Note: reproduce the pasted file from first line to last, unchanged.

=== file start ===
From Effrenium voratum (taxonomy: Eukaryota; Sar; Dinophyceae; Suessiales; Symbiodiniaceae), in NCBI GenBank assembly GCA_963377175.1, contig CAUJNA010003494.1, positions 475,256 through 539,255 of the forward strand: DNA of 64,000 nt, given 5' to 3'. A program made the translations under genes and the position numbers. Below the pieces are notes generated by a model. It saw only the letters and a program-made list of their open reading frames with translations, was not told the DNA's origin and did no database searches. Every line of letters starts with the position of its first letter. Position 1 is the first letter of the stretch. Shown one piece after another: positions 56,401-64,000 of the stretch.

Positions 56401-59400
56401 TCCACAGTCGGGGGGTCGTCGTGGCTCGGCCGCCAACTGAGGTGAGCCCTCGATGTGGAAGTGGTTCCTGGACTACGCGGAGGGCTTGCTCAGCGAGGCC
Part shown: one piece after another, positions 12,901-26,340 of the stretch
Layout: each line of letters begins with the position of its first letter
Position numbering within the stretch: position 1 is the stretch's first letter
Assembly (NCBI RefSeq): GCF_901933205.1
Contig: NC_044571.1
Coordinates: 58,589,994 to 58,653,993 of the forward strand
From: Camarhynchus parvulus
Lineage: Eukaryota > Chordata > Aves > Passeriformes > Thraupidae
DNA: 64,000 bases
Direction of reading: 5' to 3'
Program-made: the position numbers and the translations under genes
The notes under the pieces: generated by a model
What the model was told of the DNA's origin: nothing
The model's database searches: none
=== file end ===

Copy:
From Effrenium voratum (taxonomy: Eukaryota; Sar; Dinophyceae; Suessiales; Symbiodiniaceae), in NCBI GenBank assembly GCA_963377175.1, contig CAUJNA010003494.1, positions 475,256 through 539,255 of the forward strand: DNA of 64,000 nt, given 5' to 3'. A program made the translations under genes and the position numbers. Below the pieces are notes generated by a model. It saw only the letters and a program-made list of their open reading frames with translations, was not told the DNA's origin and did no database searches. Every line of letters starts with the position of its first letter. Position 1 is the first letter of the stretch. Shown one piece after another: positions 56,401-64,000 of the stretch.

Positions 56401-59400
56401 TCCACAGTCGGGGGGTCGTCGTGGCTCGGCCGCCAACTGAGGTGAGCCCTCGATGTGGAAGTGGTTCCTGGACTACGCGGAGGGCTTGCTCAGCGAGGCC
Part shown: one piece after another, positions 12,901-26,340 of the stretch
Layout: each line of letters begins with the position of its first letter
Position numbering within the stretch: position 1 is the stretch's first letter
Assembly (NCBI RefSeq): GCF_901933205.1
Contig: NC_044571.1
Coordinates: 58,589,994 to 58,653,993 of the forward strand
From: Camarhynchus parvulus
Lineage: Eukaryota > Chordata > Aves > Passeriformes > Thraupidae
DNA: 64,000 bases
Direction of reading: 5' to 3'
Program-made: the position numbers and the translations under genes
The notes under the pieces: generated by a model
What the model was told of the DNA's origin: nothing
The model's database searches: none